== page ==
Senate Republicans blocked a $35 monthly cap on the price of private market insulin on Sunday, which had been included in Democrats’ Inflation Reduction Act.
The measure was vetoed during a marathon session leading up to what Democrats had hoped would be the final passage of the bill.
On Saturday evening, the Senate began consideration of over 30 amendments to the act, a $700 billion piece of legislation aimed at combatting rising healthcare costs, climate change, and raising taxes on large corporations, per CBS News.
Three Votes Short Of Imposing A $35 Per Month Cap On Insulin Costs
Americans were just three votes short of having a $35 per month cap on costs for insulin, the otherwise expensive medication needed to treat diabetes.
These Republicans BLOCKED a $35 cap on insulin. pic.twitter.com/FPsHnaLzQA
— CAP Action (@CAPAction) August 7, 2022
Only seven Republican senators voted alongside 50 Democrats to keep the medication’s price ceiling in the legislation: Bill Cassidy of Louisiana, Susan Collins of Maine, Josh Hawley of Missouri, Cindy Hyde Smith of Mississippi, John Kennedy of Louisiana, and Lisa Murkowski and Dan Sullivan, both of Alaska.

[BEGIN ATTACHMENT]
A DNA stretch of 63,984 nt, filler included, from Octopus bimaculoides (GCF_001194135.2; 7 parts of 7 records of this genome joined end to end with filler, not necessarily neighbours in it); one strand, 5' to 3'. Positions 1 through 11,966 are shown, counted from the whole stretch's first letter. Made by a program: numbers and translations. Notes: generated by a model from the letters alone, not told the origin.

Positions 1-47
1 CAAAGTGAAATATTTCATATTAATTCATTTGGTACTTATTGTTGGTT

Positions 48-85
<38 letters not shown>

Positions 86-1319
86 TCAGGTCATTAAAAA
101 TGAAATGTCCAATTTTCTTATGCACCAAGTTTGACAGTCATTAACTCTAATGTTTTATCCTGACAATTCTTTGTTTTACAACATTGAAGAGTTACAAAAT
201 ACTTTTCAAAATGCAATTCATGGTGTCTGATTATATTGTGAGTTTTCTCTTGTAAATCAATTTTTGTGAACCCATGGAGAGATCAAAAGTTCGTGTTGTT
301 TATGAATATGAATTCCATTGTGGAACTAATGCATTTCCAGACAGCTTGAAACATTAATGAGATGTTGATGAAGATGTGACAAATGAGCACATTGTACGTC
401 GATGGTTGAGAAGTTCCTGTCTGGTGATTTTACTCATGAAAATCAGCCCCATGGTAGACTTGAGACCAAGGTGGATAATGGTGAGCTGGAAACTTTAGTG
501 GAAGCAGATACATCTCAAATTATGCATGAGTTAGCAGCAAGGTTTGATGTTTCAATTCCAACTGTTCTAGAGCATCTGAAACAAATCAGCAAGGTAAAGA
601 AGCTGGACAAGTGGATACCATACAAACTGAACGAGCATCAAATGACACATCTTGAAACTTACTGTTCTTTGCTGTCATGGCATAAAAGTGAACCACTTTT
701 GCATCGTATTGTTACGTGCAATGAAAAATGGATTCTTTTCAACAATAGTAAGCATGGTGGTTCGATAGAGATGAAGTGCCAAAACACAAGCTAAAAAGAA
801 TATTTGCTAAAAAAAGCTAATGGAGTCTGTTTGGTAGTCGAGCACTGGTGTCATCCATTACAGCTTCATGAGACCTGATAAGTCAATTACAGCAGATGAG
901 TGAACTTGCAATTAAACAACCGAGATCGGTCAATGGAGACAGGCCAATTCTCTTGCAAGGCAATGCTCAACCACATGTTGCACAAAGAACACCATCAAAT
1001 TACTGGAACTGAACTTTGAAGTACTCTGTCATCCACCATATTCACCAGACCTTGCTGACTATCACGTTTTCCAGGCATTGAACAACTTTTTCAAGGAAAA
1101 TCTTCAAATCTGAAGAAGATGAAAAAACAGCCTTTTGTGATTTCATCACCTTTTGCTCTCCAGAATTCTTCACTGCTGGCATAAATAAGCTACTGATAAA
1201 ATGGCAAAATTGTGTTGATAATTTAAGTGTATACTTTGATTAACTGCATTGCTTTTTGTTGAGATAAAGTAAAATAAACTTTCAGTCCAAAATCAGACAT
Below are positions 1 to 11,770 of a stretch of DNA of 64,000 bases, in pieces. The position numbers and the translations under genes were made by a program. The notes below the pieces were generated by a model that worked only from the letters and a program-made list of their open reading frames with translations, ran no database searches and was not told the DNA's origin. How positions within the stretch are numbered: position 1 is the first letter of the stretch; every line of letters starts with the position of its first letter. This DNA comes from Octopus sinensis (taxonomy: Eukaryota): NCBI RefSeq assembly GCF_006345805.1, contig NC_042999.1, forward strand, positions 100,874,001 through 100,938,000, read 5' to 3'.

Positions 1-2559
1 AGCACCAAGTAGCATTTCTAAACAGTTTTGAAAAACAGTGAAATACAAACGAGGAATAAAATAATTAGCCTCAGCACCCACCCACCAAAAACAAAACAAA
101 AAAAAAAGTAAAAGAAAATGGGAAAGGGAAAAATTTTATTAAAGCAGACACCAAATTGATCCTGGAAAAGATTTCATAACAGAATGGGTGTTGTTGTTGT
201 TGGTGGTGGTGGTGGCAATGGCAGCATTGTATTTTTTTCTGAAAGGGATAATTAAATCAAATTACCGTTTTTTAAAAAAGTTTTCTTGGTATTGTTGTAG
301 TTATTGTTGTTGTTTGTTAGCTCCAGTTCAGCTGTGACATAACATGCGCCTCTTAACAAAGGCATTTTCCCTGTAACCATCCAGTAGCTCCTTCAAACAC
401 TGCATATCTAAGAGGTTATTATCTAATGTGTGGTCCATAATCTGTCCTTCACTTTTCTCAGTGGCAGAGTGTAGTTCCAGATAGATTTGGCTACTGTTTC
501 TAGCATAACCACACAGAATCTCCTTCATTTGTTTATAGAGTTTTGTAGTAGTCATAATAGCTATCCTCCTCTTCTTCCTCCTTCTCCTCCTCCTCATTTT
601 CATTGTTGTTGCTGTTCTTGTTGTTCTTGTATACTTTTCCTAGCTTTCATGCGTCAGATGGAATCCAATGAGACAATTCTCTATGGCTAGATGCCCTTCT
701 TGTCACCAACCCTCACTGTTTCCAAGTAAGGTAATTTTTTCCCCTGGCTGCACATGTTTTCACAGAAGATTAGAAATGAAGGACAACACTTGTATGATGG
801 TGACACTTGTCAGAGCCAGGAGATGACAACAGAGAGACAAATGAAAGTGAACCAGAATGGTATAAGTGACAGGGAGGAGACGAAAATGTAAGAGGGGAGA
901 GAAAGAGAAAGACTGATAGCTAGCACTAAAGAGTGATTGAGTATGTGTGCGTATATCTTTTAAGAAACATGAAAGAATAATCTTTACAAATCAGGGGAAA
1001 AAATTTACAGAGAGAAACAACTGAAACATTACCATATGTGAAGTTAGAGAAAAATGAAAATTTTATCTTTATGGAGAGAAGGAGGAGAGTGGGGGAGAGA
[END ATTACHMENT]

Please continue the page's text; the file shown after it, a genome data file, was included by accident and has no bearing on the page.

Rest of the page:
The measure ultimately failed to gain the 60 votes necessary, with a vote of 57 to 43, to waive special budgetary rules and have the provision included in the bill.
In April, the House had passed a similar cap on the cost of insulin.
Democrats Look For Big Legislative Win Ahead Of Midterm Elections
Meanwhile, Democrats are hoping to pass the rest of the piece of legislation on Sunday, wherein it would briefly return to the House this week for approval.
"Insulin debt" is a phrase that only exists in a dystopia. pic.twitter.com/ufsZ9kZwv7
— Alan MacLeod (@AlanRMacLeod) August 7, 2022
If it passes, the victory would give President Joe Biden and congressional Democrats a crucial win before midterm elections, wherein they will look to maintain control of Congress, according to CBS News.
Democrats have called the piece of legislation the answer to rising inflation and healthcare costs. The package would allow Medicare to negotiate prescription drug prices, extend enhanced health insurance subsidies that were otherwise set to expire, and impose a 15 percent minimum tax on corporations that make over $1 billion per year.
The price of insulin in the United States is so high it has led to nearly 4 in 5 diabetics who rely on it taking on debt, per reports.